Earlier this summer we blogged about how the powerful OECD bullied their way at the Addis Ababa financing for development summit to block developing country requests for a proper inter-governmental body to establish the groundrules for international tax cooperation. Now, writing in The Guardian, José Antonio Ocampo and Magdalena Sepúlveda Carmona comment on how the rich and powerful nations raged against the attempt by poorer countries to have some say in this crucial matter:
“When the developing countries proposed, at the last major financing for development conference earlier this year, to strengthen the tax cooperation work at the United Nations by transforming its technical committee on this issue into an intergovernmental organ, the developed nations raged in opposition, leaving the Organisation for Economic Co-operation and Development, an organization made up essentially of developed countries, as the dominant agent of international tax cooperation.”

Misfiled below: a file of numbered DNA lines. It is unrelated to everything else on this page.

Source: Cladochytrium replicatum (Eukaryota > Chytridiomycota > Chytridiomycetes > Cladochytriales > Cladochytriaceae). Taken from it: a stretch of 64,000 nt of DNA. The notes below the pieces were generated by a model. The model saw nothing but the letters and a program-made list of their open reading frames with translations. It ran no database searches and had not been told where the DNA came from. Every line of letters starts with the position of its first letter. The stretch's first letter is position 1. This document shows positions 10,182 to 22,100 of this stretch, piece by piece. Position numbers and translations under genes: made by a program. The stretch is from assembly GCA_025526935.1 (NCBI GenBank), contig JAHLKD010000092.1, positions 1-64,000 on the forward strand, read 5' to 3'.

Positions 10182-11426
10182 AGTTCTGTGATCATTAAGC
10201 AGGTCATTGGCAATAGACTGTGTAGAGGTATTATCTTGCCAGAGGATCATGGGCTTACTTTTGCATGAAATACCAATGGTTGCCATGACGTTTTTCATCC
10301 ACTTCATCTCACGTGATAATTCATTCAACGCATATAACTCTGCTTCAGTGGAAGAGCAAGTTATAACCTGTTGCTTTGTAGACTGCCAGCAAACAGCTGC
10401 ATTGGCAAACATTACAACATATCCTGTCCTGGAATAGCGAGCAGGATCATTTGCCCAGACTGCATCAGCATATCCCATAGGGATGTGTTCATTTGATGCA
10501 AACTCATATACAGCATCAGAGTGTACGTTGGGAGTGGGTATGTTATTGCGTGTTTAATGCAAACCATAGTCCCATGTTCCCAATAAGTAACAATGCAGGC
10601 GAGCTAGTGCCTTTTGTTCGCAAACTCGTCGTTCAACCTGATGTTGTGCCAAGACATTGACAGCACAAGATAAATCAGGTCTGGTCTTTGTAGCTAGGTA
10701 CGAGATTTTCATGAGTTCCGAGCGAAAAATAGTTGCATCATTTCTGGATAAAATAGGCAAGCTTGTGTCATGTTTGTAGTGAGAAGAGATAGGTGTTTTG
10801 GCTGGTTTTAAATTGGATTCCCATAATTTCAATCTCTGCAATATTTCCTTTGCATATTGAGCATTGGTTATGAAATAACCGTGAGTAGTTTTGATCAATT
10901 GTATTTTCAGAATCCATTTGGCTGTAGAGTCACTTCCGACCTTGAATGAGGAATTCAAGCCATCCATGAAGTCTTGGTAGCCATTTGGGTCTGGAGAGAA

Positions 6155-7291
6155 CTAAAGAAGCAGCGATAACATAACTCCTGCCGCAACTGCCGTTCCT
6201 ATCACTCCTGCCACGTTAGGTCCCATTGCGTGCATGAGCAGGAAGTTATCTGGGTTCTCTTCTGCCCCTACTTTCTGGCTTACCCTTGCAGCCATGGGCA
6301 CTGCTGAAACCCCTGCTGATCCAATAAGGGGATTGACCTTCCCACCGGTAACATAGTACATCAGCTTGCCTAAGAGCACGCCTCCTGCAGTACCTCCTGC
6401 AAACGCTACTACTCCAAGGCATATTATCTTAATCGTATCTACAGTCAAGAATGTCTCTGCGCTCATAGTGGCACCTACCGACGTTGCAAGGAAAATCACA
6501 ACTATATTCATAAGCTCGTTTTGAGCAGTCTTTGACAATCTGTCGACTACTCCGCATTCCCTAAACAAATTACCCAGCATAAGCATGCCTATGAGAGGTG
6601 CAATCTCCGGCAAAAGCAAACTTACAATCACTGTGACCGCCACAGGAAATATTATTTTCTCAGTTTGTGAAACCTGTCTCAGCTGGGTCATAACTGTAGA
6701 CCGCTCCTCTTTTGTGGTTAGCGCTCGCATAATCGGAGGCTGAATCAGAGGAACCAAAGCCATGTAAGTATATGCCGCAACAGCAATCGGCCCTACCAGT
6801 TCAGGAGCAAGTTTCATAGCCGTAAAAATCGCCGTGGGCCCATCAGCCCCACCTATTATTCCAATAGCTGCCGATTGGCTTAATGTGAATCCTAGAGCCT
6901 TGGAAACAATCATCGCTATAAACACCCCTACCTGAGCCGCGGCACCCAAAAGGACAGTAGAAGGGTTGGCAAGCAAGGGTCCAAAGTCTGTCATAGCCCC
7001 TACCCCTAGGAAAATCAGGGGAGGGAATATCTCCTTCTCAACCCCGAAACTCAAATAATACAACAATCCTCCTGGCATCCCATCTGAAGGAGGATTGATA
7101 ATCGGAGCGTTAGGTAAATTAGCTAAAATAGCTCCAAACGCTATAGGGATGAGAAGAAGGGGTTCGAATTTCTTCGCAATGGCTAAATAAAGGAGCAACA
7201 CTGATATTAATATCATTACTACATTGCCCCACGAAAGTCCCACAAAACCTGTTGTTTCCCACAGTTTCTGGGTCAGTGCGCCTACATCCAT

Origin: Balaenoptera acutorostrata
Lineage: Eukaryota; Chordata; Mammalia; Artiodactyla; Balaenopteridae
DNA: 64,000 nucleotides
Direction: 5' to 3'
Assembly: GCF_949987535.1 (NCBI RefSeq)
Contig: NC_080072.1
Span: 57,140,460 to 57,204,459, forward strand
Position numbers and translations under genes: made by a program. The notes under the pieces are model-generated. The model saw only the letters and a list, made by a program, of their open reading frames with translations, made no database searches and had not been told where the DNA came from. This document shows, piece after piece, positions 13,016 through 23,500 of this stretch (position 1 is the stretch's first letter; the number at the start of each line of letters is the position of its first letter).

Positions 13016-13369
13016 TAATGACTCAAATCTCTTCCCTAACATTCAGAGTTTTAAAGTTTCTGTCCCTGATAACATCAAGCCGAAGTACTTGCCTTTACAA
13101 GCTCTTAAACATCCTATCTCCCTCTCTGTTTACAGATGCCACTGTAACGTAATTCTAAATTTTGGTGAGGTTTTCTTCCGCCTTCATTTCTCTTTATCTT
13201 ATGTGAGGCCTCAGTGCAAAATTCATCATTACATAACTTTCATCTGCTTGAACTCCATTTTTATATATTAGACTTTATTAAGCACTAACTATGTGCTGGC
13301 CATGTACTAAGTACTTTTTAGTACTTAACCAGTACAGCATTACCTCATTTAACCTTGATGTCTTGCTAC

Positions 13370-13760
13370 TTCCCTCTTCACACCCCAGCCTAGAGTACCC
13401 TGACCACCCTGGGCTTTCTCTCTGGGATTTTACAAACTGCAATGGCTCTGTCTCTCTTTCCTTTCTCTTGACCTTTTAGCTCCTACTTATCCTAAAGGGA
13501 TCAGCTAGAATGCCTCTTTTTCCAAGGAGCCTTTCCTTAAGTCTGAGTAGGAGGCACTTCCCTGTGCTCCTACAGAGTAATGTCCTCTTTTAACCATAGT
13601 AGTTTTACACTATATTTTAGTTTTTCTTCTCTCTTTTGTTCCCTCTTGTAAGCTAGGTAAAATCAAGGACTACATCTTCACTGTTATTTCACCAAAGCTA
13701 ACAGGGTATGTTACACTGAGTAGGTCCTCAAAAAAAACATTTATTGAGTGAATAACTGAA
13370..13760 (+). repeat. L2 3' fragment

For over a decade, TJN has argued that the OECD is not the appropriate body to set the rules for tax cooperation. For half a century it has failed to create a framework that helps poorer countries to tackle tax evasion and avoidance. Time and time again its initiatives, for example on information exchange processes, have offered lowest common denominator solutions. Their latest project, the BEPS programme, has merely tried to patch up the arm’s length method, which has been proven time and again to not work. With the BEPS programme coming to an end (and we will be reporting more on this next week) the time has come to end the OECD’s presumptious role as rule-maker, and to move to a global body which offers all nations equal representation at the decision-making table.
Read the full Guardian article here.